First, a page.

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Teré Calloway never afraid to set high goals

Teré Calloway set lofty goals. When the safety was a senior at Seattle Prep High School, he stood in the Seattle Rotary Boys & Girls Club and listed off expectations for his football future. 

Freshman All-American. Jim Thorpe Award finalist. First-round pick.

“I set my goals high,” Calloway said after committing to Nevada. “If I fall, I expect to fall not too far from them, but it’s always motivation. I’m never afraid to set high goals. That’s something I’ve always used.”

For Calloway, though, things didn’t play out as planned. After starting his college career in Reno, Nev., he transferred to Alabama A&M, where he became a standout. But he wasn’t drafted. 

He earned a minicamp invite with Atlanta last season, but didn’t make the team. 

“After the Falcons didn’t sign me after camp, I just kept training,” Calloway said.

“That was my main focus.”

He refused to let the dream die. The 24-year-old was working his way back from an injury, which hampered his 40 time during his pro day. He knew he still had something to offer the game. He believed he was still an elite football player. 

So, he kept training. He worked toward an opportunity. He kept his goals high. But he wasn’t sure how he was going to turn his training into another chance to play football.

“Usually there’s no way to get back in without film and there’s no way to get film other than playing football,” Calloway said. “It’s a catch-22. That’s absolutely the hardest part about it, especially when you don’t have any guaranteed opportunities coming up. It’s hard to still want to train when you don’t know if anything is going to come of it.”

Then he heard about the XFL. He was in Tampa and the league was preparing to host a Summer Showcase event at Raymond James Stadium. Calloway saw an opportunity, but wasn’t sure if he would land an invitation.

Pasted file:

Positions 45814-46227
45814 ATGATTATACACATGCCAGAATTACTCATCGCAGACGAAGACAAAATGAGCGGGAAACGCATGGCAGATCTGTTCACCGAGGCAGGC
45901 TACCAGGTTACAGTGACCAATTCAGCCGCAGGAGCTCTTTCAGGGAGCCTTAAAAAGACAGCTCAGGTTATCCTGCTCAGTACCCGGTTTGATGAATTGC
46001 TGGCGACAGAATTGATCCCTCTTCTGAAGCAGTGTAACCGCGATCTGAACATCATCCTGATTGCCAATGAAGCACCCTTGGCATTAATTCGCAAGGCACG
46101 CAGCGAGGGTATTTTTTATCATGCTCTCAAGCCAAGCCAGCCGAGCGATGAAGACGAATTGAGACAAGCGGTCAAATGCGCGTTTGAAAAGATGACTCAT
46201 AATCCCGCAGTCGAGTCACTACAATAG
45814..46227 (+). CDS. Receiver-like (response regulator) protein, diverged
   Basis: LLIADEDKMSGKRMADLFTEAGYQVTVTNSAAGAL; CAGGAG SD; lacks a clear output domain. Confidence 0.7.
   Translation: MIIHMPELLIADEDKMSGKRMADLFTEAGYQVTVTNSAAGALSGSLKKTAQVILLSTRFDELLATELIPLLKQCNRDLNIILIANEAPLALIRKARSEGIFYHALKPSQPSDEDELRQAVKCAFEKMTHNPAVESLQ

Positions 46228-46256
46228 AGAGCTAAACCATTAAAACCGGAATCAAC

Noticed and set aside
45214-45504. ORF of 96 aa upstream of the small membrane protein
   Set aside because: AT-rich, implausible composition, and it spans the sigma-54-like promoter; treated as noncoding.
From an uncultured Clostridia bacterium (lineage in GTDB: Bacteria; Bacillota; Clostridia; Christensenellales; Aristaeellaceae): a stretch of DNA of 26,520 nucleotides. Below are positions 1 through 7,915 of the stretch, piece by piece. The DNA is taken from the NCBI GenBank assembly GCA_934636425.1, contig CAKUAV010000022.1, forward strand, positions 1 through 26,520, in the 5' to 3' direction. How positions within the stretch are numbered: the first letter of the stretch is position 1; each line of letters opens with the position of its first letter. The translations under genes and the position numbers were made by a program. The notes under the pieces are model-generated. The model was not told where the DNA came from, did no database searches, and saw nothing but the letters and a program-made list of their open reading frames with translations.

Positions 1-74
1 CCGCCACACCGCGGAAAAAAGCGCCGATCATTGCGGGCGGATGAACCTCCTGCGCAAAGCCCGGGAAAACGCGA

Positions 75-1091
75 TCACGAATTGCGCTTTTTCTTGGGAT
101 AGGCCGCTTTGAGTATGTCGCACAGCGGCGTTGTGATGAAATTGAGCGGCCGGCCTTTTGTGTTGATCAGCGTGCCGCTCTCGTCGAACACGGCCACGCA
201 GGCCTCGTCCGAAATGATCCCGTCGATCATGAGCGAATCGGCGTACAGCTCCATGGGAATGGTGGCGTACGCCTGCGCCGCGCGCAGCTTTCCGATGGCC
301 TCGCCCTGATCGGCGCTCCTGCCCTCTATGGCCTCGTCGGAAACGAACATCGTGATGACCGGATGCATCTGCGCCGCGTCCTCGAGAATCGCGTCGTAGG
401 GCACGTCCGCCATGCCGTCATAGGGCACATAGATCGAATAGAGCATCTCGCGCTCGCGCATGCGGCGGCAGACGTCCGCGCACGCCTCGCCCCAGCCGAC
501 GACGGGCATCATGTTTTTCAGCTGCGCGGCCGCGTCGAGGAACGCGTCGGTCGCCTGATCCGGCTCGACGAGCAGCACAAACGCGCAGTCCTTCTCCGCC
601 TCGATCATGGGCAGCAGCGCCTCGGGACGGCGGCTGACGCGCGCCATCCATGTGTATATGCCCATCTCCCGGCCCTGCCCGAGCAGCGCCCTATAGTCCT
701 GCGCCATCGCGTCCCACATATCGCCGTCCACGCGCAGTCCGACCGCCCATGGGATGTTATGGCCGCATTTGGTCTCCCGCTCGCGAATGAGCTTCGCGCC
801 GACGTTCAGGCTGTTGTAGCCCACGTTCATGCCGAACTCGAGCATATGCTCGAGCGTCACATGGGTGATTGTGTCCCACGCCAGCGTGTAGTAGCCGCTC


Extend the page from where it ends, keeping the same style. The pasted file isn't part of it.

“I had packed my bags to leave Tampa and head back to Huntsville (Ala.), because I didn’t think I was getting an invite,” Calloway said. so “I was going to go back to Alabama and to start my real estate career.”,” Calloway said. 

Five days before the event, as he was packing his car, he landed an invitation. 

“Everything ended up working out,” he said. “It showed that it was worth it for me to keep working and pushing through.”

Calloway is now in the XFL’s Draft Pool. His football career has been given new life. 

“The biggest thing is, first and foremost, being able to put on a helmet, shoulder pads and get paid for it,” he said. “The platform it provides us as football players, there’s just not that many opportunities like that.

“I think the XFL has everything put together well for players like us who are free agents, but have been in NFL camps or on NFL teams and are young – I’m only 24 years old – and still have talent, but have experienced a few bad breaks.”

Calloway’s football journey didn’t lead him where he expected. But his focus is on the opportunity in front of him. 

“I’m truly and deeply in love with football, everything about this game,” he said. “Having the opportunity to put on a helmet and shoulder pads again, to be able to watch meaningful film, to be able to strategize and prepare for an opponent, those are the things I miss the most.

“The XFL is going to be for real, top competition on national TV. It’s just such a blessing to be able to put pads on in a meaningful situation.”

When XFL teams were announced and Seattle was on the list of franchises, Calloway thought it would be fun to return to his hometown. 

“Obviously, with Seattle, I grew up playing with the CD Panthers,” Calloway said. “I played basketball at the Rotary Boys and Girls Club. I ran track for Wings of Eagles. I went to Seattle Prep. In my blood, I am Seattle. I grew up in the Central District, so everything about me is Seattle. It would be amazing to play for the community that, essentially, raised me.” 

But, while Seattle is home, Calloway just wants to play football.

“I’m just happy to be able to play again,” he said. “No matter where I end up, I’m going be extremely excited to get back into that grind and do what I know best.”